Imagine that you quit Facebook, but not because you find its policies or global impact objectionable in some way. Instead, you left because you simply don’t have any friends or family that you want to keep in touch with. That’s supposedly the reason why Alan, a 21-year-old from New Jersey who dropped by the Facebook privacy “pop-up” in New York City, doesn’t use Facebook.
On Thursday, Facebook set up a one-day space in the middle of Bryant Park in New York City. People could walk in, talk to actual Facebook employees (mostly from the PR and marketing teams), and ask them questions about how to use the privacy and advertising settings on Facebook. There was free hot chocolate with “f”-shaped marshmallows, a few sets of brochures with privacy basics, and screens on the walls with tips.
Bryant Park is lovely during the holidays. There’s an ice-skating rink and an outdoor market with little stalls selling food and gifts (I picked up a pair of novelty socks for my uncle while there). The Facebook pop-up was tucked into one of these stalls in the back of the park; sort of a trailer-sized wood and fiberglass structure. A privacy shed, if you will.
After a brutal year of very bad news for Facebook (wanna feel old? Cambridge Analytica happened THIS YEAR), this friendly shed seemed like Facebook’s attempt at goodwill. Ironically, a day after the pop-up opened, Facebook disclosed that a bug had allowed developers to view people’s photos that hadn’t been fully uploaded or posted to Stories, and that Facebook had kept this secret from users for two months. Imagine that there’s one of those giant dials like on a factory floor in Facebook HQ, for “days without a massive privacy incident,” and this news made them reset it back to “0.”
It’s hard to complain about Facebook and privacy and then sneer when it makes an effort to reach out to people with this pop-up shop. It’s a good thing — it doesn’t do much, but maybe if it helps a few people tweak their settings to feel happier, then hey, net positive. The Facebook employees I chatted with on Thursday told me that most people had come in with pretty basic questions, and that it seemed to be going well. But luring confused holiday shoppers with hot chocolate and then offering a pamphlet about how to find Facebook’s privacy settings is kind of a farce. The truth is that the privacy settings on Facebook ARE fairly easy to access and understand — if you even bother looking for them. The problem with Facebook and privacy isn’t that people don’t know how to toggle the setting for their photos from “Public” to “Friends Only.” It’s the fact that the company has made decisions behind the scenes about how to handle our data in ways that we simply don’t understand.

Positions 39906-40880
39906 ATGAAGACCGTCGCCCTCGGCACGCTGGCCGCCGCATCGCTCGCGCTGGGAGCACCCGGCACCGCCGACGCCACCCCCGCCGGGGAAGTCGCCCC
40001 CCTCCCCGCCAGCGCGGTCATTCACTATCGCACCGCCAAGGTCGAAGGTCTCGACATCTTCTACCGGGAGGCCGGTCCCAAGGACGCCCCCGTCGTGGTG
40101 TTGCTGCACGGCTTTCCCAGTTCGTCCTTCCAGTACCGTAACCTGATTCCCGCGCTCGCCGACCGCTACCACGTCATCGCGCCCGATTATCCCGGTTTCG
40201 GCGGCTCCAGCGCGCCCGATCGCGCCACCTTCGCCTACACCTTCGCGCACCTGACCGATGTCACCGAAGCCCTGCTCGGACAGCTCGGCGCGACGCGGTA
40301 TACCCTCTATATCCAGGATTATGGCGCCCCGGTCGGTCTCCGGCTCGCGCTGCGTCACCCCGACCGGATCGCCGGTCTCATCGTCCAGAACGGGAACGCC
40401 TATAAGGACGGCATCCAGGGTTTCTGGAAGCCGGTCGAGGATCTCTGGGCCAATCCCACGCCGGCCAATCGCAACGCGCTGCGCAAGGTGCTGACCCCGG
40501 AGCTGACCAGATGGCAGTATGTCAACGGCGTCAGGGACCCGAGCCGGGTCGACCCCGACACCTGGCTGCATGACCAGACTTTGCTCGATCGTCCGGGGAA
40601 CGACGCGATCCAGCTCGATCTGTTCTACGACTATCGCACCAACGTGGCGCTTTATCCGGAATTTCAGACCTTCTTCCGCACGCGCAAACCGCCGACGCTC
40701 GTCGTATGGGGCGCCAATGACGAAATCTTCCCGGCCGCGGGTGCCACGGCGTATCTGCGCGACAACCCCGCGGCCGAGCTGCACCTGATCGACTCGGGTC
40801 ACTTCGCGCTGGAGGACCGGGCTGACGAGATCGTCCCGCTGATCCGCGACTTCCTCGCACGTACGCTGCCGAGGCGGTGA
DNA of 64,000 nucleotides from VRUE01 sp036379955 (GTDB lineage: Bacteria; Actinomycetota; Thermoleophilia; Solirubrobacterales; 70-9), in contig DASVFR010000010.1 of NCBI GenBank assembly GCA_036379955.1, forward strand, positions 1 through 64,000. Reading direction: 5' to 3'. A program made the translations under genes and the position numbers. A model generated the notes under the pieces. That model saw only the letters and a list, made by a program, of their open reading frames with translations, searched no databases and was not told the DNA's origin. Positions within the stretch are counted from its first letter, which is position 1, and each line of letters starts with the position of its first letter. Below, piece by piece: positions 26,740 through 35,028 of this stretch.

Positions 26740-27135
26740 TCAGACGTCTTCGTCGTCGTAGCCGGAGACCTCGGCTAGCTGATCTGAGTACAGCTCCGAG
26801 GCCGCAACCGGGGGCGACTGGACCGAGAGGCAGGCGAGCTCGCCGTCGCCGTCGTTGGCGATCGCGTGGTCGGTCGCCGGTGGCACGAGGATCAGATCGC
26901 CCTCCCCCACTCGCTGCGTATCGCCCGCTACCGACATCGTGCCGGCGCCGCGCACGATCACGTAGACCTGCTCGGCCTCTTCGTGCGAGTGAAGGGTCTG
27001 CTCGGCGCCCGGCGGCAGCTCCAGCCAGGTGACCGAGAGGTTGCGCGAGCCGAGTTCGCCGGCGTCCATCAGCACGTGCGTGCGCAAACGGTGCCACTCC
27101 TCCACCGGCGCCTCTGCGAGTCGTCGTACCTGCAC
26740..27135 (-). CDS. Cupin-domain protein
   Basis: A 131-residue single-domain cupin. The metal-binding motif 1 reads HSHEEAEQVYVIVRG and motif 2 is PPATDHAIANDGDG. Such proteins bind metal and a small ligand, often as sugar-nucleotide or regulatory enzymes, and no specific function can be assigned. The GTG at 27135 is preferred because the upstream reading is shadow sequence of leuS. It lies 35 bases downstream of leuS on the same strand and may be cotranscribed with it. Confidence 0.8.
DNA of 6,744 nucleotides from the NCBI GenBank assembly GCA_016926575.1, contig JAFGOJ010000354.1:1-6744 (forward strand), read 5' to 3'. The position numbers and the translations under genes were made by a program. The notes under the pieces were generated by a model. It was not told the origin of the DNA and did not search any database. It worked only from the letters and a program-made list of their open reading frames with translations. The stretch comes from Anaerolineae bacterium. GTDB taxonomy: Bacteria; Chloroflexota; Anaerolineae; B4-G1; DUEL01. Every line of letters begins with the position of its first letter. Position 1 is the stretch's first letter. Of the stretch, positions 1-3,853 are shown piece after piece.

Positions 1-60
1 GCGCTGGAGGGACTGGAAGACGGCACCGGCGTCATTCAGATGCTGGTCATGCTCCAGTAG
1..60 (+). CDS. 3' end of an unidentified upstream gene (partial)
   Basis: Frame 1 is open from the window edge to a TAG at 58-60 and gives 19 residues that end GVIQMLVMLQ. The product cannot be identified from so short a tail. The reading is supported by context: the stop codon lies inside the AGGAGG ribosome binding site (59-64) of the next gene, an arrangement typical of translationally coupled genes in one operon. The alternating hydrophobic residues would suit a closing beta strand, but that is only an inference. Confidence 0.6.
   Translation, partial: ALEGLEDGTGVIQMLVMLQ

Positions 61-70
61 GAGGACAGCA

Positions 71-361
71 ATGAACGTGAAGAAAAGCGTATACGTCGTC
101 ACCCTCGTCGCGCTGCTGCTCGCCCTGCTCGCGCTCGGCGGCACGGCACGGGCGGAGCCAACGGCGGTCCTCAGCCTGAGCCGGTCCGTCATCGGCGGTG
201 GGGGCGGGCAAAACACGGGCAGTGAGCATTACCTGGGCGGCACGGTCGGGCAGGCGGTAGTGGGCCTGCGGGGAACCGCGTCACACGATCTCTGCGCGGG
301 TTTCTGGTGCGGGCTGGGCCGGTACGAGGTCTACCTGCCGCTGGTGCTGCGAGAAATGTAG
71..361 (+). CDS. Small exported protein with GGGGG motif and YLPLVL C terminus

Alan, the guy with no friends, told me that he used to be on Facebook, but he quit four years ago after he noticed that he got ads for things he mentioned in chats with his friends. The truth is that the Messenger app does NOT scan for ad targeting (it does scan images and messages for child porn or terrorism). When I told him I was pretty sure they don’t scan chats for ads, he refused to believe me. Much like the long-persisting urban legend that Instagram listens to your conversations to target your ads, he believed something sinister was going on — and he’s not unreasonable to think that.
One young woman and her two friends, came in for the free hot chocolate. She uses Facebook to keep in touch with her family back home in another country (she requested to not mention her name or location). She thought the pop-up was pretty cool. “I really love the design and vibes. It’s really personal. It’s Facebook, but I really love it,” she told me.
Two seniors at Bucknell University were more skeptical. “I’m not too happy with them [Facebook], but I still use it, so I can’t complain,” said Adit Acharya, 22. “I use [it] because clubs and stuff from school organizes events on there,” said Lauren O’Connor, also 22. They were both aware of the Cambridge Analytica scandal, although they admitted they weren’t sure of all the technical details (honestly, who is?). They also said there’s an age divide even in their school: Freshman aren’t on Facebook at all. “We’re like the last generation to still use Facebook,” Acharya said. He mainly uses Snapchat, while O’Connor prefers Instagram. “Don’t they also own Instagram?” she asked. (Yes, they do.)
As for Alan with no friends, he told me he does use Instagram — to talk to girls.